The investment was a part of SGG’s $34.5bn investment strategy revealed in 2022, which focused on acquiring top-tier esports and gaming companies and investing in key players in the esports field. It should be noted that VSPO raised around $100m from Tencent in 2020. 

100 Thieves spins off non-esports companies

100T merch
Pictured: 100 Thieves Foundations apparel collection. Image credit: 100 Thieves

After having a very successful period in 2021, North American esports and gaming organisation 100 Thieves saw several rounds of layoffs in 2022 and 2023. This led to the company starting to optimise its costs by spinning off business verticals that are not directly tied to gaming and esports.

As a result, its energy drink brand, Juvee, and game development studio were spun off into separate companies in late 2023. The hope is that the move will reduce the overall financial impact on the 100T budget. It is unclear how much these two business verticals actually cost the company, but the decision to spin them off instead of shutting them down might hint that there is still hope for the two brands.

CLG acquired by NRG

Image credit: clg

April saw one of the most-known names in North American esports, Counter Logic Gaming (CLG) acquired by another well-known player in the region, NRG Esports. The acquisition also enabled NRG to enter the LCS by renaming the existing CLG roster and continuing to operate in the league. 

The acquisition was the end of the line for CLG, one of the oldest and most-known North American organisations that competed in almost every major esports title in the last decade. Interestingly, NRG Esports managed to win the LCS Summer Split in August and qualify for the Worlds in its debut season.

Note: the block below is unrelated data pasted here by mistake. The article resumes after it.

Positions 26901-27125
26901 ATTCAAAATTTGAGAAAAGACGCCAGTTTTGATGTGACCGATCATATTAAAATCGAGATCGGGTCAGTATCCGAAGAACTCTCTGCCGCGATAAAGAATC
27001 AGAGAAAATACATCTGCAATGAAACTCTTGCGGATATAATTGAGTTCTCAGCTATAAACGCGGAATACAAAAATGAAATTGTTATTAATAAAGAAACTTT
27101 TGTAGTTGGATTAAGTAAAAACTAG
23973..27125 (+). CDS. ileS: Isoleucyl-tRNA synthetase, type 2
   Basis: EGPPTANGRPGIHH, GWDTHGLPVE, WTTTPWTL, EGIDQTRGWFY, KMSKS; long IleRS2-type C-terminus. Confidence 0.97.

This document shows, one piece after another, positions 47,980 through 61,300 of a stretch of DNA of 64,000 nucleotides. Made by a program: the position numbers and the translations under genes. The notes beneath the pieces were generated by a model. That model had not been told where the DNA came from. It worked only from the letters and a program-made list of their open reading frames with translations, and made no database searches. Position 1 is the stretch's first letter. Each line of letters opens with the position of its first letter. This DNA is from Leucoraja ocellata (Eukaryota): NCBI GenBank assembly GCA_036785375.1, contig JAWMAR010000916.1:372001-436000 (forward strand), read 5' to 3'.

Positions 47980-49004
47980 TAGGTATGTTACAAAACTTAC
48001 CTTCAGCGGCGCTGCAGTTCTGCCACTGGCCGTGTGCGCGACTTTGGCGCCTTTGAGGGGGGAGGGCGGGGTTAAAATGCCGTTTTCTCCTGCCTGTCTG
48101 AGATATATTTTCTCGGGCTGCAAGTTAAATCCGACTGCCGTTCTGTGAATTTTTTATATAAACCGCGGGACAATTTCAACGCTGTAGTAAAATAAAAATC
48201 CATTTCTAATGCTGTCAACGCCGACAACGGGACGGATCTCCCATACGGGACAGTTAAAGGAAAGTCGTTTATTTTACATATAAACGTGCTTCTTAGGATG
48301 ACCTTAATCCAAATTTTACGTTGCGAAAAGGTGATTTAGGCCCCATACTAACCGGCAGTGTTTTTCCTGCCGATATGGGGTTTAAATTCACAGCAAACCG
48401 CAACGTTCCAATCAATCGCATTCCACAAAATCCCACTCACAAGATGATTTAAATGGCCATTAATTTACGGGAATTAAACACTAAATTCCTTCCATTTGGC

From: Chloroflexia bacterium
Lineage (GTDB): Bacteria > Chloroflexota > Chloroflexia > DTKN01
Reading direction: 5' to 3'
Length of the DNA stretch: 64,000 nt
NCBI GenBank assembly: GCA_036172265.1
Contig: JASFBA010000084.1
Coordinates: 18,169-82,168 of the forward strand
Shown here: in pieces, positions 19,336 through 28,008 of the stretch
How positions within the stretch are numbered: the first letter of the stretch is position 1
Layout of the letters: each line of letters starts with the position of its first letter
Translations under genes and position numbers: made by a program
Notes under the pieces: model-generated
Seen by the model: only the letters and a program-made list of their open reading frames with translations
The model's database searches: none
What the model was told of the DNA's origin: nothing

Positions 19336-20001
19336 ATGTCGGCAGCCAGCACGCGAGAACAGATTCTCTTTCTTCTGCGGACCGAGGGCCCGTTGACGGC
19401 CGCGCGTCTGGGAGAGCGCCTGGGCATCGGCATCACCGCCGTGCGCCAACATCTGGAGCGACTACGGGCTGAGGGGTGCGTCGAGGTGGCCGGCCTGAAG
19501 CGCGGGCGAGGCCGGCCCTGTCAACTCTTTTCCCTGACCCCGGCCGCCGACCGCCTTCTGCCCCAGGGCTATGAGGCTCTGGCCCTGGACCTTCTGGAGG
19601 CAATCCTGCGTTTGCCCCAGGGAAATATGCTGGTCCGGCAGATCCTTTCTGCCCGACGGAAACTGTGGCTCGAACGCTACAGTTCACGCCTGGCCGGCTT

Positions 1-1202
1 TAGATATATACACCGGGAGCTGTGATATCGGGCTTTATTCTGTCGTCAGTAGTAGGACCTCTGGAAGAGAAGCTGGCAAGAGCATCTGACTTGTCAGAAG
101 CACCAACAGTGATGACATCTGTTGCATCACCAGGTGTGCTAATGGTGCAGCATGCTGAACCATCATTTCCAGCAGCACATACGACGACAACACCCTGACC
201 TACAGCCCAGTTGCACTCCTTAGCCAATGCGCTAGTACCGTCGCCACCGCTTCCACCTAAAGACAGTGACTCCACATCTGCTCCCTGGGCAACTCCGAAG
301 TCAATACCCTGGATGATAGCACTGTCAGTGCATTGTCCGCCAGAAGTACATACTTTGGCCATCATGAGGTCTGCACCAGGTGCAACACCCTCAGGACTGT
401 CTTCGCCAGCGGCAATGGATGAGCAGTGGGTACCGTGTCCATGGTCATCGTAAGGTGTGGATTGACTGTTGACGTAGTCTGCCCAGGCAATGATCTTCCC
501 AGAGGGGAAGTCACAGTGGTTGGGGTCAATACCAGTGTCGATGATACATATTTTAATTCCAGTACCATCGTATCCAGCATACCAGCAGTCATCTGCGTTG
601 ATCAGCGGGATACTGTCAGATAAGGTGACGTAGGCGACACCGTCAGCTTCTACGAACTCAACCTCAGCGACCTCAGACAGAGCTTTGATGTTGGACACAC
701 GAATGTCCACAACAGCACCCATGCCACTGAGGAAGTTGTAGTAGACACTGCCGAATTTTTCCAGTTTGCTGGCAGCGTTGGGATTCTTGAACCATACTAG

NIP Group is formed

NIP Group
Image credit: NIP Group

Ninjas in Pyjamas, a Swedish esports organisation most known for its CS:GO roster, officially merged with Chinese company ESV5 this year, thus allowing the newly-formed NIP Group to enter the Asian market easily. As a result, Ninjas in Pyjamas have officially joined the Chinese League of Legends league, the LPL. 

The team has had a solid run in the LPL, reaching the second round of the playoffs during the LPL Summer 2023 season. 

When examining the merger, it should be said that now NIP Group has several different ventures on several continents, making it an interesting force in the esports world despite its flagship Counter-Strike roster not being as competitive as before. Interestingly, the Group owns Shinobi, a venture aimed at helping sports teams enter esports, which might prove to be very interesting in the Asian market.

Overwatch League shuts down after a tense year

Overwatch League
(ESI Illustration) Image credit: Overwatch League

The Overwatch League, Activision Blizzard’s franchised esports league in Overwatch, officially shut down late this year, after a very tough period for everyone involved. The year saw several periods of uncertainty, a potential lawsuit planned by the franchised teams, and eventually a settlement between the organisers and the teams that led to the league’s demise.